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Diesel Truck Residual Values Rise With Mileage

May 19, 2016, by Paul Clinton

Photo of 2012 Ford F-250 SuperCrew via Wikimedia.
Photo of 2012 Ford F-250 SuperCrew via Wikimedia.

Diesel-powered pickup trucks sell for more than 30% of their gasoline counterparts after three years of fleet usage and return greater value with higher odometer readings, according to data from ADESA.

A diesel 2012 Ford F-250 would have cost 27% more to purchase, selling for $40,700 to the $32,000 cost of its gasoline counterpart, but in 2016 would sell for $23,600 at auction versus the $17,500 fetched by the gasoline truck, which equates to a 35% spread ($6,100) in value if miles are not a factor.

In this example, the case for diesel improves when mileage increases.

For example, a diesel-powered 2012 F-250 with between 100,000 and 150,000 miles would gain an additional $1,000 in residual value, while the gasoline version would lose $1,000, creating a $2,000 spread.

When the mileage exceeds 150,000, the diesel-powered 2012 F-250 holds steady, while the gasoline truck loses $3,000 in residual value. The diesel truck sells for $23,600 at auction while the gasoline truck sells for $14,000, meaning the diesel truck would return 69% more value than the gasoline truck.

"Because the diesel engine can perform well with greater miles, the return is far greater when the miles hit over 100,000 on the odometer," said Jane Morgan, president of ADESA's specialty sales division. "Performance and pull capacity is critical."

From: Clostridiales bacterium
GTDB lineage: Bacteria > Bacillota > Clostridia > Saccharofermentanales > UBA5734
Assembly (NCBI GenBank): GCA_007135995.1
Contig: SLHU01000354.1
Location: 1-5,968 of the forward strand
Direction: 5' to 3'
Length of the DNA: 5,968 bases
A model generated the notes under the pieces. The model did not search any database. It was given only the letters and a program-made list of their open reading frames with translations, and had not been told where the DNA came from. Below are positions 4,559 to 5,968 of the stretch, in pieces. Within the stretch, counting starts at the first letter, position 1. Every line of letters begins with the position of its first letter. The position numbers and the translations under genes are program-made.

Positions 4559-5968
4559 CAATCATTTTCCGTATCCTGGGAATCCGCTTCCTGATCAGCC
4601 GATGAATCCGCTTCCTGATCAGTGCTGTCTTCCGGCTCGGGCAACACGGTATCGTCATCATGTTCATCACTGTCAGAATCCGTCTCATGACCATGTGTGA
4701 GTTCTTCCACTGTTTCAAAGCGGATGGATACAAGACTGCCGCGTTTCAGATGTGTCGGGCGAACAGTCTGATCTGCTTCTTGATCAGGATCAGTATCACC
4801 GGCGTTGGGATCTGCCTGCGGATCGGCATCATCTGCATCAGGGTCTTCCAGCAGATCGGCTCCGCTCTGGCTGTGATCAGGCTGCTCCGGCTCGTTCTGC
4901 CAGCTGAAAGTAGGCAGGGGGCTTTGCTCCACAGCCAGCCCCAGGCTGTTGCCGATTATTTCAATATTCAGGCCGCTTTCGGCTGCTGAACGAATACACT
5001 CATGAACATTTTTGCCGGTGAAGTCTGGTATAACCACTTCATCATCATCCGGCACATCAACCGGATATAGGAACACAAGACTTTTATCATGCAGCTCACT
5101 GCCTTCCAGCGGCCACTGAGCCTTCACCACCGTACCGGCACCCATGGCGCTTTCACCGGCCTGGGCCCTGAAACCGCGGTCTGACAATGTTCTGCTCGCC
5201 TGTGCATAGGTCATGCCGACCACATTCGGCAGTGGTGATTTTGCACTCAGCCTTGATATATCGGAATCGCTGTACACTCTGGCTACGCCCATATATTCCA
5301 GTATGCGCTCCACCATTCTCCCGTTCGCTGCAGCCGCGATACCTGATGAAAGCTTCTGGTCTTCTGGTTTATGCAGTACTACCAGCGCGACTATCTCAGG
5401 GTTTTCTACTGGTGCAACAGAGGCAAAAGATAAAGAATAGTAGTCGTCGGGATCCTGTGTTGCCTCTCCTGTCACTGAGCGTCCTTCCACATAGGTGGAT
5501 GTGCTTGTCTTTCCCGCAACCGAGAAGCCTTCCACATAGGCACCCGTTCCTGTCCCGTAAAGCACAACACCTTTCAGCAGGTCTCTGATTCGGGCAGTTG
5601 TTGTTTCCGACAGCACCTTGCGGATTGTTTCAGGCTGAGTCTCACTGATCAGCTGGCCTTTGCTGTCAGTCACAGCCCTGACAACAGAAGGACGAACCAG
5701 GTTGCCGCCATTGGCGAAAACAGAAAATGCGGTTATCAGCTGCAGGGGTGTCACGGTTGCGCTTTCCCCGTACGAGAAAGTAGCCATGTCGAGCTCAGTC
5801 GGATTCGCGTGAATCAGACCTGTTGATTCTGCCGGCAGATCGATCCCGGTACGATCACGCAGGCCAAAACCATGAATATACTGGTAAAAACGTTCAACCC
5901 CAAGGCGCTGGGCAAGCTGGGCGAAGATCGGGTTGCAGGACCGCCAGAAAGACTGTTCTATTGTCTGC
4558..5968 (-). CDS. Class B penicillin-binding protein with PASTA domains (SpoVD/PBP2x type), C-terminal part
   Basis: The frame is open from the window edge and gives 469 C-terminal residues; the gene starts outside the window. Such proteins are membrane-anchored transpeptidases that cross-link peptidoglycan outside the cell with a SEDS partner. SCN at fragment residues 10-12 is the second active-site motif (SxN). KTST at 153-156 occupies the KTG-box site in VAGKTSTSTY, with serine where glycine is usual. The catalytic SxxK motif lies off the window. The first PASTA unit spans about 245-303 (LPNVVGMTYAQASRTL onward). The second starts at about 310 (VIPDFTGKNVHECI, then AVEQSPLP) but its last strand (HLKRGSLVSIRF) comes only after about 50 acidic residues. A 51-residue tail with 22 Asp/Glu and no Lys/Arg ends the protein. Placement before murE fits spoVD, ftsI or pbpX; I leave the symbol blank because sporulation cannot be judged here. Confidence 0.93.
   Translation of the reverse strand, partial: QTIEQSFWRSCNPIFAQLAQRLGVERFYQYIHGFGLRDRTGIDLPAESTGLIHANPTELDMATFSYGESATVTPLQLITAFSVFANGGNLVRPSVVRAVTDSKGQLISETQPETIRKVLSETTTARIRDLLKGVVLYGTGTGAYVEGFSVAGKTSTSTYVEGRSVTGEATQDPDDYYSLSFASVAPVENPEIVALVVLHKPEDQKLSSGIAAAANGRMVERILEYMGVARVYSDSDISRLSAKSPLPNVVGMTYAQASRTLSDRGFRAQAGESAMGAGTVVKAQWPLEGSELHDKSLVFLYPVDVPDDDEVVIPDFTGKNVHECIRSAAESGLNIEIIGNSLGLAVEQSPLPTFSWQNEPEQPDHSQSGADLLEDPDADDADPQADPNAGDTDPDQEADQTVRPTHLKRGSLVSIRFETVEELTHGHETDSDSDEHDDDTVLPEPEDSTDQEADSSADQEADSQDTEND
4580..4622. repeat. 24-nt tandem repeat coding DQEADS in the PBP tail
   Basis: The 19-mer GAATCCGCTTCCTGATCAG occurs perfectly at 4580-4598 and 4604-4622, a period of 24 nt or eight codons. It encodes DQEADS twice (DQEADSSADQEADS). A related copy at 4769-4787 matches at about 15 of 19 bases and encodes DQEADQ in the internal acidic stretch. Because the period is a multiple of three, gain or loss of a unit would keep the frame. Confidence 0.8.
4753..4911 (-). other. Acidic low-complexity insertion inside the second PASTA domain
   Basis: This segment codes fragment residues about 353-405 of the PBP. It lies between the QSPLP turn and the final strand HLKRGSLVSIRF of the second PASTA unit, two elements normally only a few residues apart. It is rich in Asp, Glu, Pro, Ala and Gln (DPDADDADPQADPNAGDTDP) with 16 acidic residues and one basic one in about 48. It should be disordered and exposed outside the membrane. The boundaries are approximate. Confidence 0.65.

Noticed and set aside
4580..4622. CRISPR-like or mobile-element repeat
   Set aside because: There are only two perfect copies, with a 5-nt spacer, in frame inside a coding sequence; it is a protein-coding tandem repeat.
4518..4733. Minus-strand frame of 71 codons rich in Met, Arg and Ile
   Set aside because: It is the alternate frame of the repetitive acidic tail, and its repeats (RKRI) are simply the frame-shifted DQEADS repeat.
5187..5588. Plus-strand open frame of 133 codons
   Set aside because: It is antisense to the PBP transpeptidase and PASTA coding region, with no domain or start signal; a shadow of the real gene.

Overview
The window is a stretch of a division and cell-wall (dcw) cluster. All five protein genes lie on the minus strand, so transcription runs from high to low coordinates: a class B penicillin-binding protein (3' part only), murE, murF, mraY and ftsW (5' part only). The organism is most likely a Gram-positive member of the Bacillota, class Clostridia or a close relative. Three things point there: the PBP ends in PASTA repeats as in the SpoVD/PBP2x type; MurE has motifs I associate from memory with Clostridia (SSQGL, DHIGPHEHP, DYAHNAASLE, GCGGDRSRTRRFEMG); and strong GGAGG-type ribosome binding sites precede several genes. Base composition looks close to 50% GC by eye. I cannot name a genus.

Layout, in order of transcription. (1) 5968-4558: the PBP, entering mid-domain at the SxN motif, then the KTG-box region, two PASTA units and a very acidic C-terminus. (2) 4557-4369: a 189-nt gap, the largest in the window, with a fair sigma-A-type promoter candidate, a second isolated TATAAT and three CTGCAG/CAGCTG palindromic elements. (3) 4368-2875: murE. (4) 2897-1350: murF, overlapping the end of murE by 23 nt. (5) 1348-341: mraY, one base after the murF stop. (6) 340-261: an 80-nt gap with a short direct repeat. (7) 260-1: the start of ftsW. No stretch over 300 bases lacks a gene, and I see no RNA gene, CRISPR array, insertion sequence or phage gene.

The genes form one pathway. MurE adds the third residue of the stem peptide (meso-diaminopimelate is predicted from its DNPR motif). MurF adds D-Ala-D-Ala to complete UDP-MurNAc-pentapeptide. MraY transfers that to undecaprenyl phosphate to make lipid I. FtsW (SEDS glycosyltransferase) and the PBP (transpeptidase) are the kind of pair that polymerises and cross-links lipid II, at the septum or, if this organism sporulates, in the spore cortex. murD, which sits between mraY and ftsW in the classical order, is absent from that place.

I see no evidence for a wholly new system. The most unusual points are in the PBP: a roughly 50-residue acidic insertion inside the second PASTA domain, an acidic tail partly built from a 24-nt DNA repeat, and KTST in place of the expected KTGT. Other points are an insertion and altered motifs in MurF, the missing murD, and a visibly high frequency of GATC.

On a gasoline engine, ADESA uses a formula of minus 5 cents per mile over 20,000 miles per year (plus 3 cents per mile if under 15,000 miles per year). For the diesel engine, ADESA uses a formula of minus 4 cents per mile over 45,000 miles per year (plus 0.025 cents per mile if under 35,000 miles per year).


  1. 1. Cliff Downing [ June 06, 2016 @ 04:39AM ]

    And it doesn't account for the lack of satisfaction of diesel emission maintenance issues that the gasser does not have, especially as miles rack up. Many buyers are woefully ignorant of the costs associated with maintaining and replacing diesel EGR's, coolers, SCR components, DPF filters, etc. Those that are are considering gas versions irregardless of what ADESA thinks on the issue. I find it an advantage that gasser versions cost less both as a original owner and as a second owner.

  2. 2. Chuck [ June 08, 2016 @ 04:43AM ]

    Very true. The 100,000 mile warranty on a diesel pickup is not long enough considering they will last for 500,000 (or more) miles.
    OEMs need to have a 250,000 mile warranty on the diesel pickup, especially the new Obama Emissions equipment that's a failure just like him.

  3. 3. Common sense [ July 17, 2017 @ 07:11PM ]

    Obama didn't make the emissions equipment you see in these diesels, the requirements were passed by republicans several administrations ago. Regulations take years to develop and pass. The fact that Obama took office in 2008 which happens to be the same year these trucks have more emission controls is complete chance.


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